Many people are aware of how they look, but social networks have significantly changed normal body image, and that is where space for so-called “body shaming” has been opened, considers Melania Cevo, a remarkable nutritionist.
Does weight determine a person’s health?
No; neither the body weight nor the physical appearance or size of a person can determine the state of health of it.
What are the myths around this topic?
The truth of this is that many factors determine whether a person is healthy and they are not related to weight, they are more related to biochemical parameters (cholesterol, triglycerides, blood sugar), biomarkers such as blood pressure, and heart rate, to name a few.
But weight does not determine whether someone is healthy or not; unless we include situations that are too extreme, such as very low steps or very high weight, for example, a man of 1.85 meters tall who weighs 45 kilograms, or a person who is 1.35 meters tall and weighs 200 kilograms. What happens is that the more people feel dissatisfied with their bodies, the more likely they are to spend money buying things to “correct” that weight.
In this regard, health has had a weight-centric shift, but this is more directed towards a marketing strategy than a true concern for health. If you want to worry about your health, you do not focus on your weight, you focus on living in a healthier way and harmony with your body.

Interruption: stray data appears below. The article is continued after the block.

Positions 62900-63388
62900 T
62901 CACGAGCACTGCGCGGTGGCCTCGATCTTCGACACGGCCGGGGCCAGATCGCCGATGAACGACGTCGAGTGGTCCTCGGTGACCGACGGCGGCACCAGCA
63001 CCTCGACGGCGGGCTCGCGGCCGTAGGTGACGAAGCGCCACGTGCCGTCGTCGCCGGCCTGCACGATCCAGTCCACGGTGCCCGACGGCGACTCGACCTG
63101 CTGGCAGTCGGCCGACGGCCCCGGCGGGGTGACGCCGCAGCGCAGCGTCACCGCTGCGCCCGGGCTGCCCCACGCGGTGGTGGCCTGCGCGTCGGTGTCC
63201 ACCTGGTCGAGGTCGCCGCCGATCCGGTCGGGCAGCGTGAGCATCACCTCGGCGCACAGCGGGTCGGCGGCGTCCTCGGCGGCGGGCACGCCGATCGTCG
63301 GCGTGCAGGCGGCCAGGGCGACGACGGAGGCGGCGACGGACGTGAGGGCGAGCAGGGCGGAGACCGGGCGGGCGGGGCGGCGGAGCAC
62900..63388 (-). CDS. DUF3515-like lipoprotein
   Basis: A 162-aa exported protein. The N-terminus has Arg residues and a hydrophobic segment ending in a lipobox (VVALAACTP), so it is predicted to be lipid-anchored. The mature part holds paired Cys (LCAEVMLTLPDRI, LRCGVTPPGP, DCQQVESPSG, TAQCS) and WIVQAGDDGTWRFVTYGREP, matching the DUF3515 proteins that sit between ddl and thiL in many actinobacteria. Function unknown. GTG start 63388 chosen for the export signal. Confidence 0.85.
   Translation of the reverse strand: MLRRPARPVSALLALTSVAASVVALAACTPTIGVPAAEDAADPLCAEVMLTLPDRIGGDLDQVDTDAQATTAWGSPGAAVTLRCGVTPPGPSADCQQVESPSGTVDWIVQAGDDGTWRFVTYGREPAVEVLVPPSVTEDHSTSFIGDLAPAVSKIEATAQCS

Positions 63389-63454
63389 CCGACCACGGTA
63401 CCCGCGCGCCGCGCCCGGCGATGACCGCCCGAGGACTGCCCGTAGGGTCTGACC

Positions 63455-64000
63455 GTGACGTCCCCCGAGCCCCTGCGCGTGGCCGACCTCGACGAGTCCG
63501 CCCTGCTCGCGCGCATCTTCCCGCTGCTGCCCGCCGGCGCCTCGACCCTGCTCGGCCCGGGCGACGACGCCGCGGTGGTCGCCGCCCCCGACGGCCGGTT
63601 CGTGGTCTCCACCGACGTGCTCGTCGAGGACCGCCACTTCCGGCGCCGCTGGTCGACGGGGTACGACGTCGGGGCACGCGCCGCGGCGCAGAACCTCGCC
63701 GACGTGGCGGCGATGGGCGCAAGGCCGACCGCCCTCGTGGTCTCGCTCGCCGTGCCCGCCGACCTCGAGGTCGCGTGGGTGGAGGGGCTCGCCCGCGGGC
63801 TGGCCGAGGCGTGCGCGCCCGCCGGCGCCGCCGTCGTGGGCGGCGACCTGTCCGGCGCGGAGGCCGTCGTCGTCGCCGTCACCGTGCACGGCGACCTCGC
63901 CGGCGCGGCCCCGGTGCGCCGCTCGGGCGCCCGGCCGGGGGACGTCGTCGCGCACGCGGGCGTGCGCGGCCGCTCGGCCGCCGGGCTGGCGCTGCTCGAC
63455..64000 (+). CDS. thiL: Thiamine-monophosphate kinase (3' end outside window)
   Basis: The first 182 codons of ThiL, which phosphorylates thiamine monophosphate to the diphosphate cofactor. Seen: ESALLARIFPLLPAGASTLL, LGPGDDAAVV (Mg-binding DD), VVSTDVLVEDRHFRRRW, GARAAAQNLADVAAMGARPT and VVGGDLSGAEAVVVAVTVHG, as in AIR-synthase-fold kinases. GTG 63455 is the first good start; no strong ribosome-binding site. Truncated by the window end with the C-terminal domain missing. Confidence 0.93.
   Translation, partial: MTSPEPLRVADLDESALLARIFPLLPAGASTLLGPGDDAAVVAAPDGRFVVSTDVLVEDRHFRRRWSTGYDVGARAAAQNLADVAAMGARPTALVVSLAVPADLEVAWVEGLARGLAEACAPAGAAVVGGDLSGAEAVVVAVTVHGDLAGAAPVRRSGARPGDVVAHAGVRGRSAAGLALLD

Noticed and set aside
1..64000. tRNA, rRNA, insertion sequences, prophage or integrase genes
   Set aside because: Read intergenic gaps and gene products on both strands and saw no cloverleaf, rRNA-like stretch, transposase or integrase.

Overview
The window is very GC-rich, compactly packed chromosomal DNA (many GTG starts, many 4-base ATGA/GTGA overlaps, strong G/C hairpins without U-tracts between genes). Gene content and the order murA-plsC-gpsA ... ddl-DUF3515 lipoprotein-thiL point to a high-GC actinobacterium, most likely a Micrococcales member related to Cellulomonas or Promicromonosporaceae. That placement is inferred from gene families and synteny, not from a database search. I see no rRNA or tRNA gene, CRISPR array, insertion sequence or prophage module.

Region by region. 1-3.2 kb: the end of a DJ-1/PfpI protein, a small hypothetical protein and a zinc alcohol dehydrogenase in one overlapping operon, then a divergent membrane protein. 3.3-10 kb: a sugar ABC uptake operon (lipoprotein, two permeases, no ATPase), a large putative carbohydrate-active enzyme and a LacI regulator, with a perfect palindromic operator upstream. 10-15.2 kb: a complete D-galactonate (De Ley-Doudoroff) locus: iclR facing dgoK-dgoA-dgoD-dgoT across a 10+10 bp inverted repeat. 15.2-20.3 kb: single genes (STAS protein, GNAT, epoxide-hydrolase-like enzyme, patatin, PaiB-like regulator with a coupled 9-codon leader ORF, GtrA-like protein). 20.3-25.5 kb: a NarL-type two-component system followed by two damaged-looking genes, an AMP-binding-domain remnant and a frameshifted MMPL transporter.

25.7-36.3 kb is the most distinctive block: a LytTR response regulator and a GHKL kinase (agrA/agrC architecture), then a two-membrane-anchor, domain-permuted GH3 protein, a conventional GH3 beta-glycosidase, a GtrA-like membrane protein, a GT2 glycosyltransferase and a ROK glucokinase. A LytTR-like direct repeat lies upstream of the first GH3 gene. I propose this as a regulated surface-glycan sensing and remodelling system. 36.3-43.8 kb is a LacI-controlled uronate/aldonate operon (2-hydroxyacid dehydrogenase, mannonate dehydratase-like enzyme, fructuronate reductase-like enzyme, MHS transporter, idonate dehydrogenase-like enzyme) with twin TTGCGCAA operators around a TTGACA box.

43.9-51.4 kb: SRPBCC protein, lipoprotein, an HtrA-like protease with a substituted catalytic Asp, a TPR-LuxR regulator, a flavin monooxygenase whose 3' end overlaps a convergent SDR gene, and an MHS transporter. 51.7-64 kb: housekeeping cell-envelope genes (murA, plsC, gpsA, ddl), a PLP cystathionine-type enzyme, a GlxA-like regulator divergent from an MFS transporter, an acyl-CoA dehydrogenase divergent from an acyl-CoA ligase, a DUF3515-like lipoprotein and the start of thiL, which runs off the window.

What is behind “fatphobia”?
Obesity in people has been, for many years, used as a separation mechanism; even many people suffer from harassment for this condition. Obese or overweight people suffer from discrimination, where people who do not fit into the health pattern dictated by society or medicine are mistreated, judged, and reduced emotionally and even at work. They experience a social stigma that reduces their job opportunities and interpersonal relationships.
What impact do social media have on this?
Many people are aware of how they look, but social media has come to significantly change normal body image. And it is precisely there where a space has been opened for the so-called “body shaming”, or shame of the body, in the case of people who do not “meet” the social status.
Many comments on other people’s weight or bodies “in the name of public health,” assuming that those who are overweight or obese are not taking care of themselves. These comments come from misinformation, ignorance, ignorance, fanaticism, and discrimination.
The phobia towards people with obesity or overweight is a cruel form of discrimination that says that people with more weight are inferior physically, intellectually, morally, and in health.
How does this phobia affect overweight people?
This type of phobia greatly affects this group of people. For example, some proven facts regarding discrimination based on body weight: overweight women tend to be paid less, receive lower quality medical care, and stress can cause more illness than being overweight itself.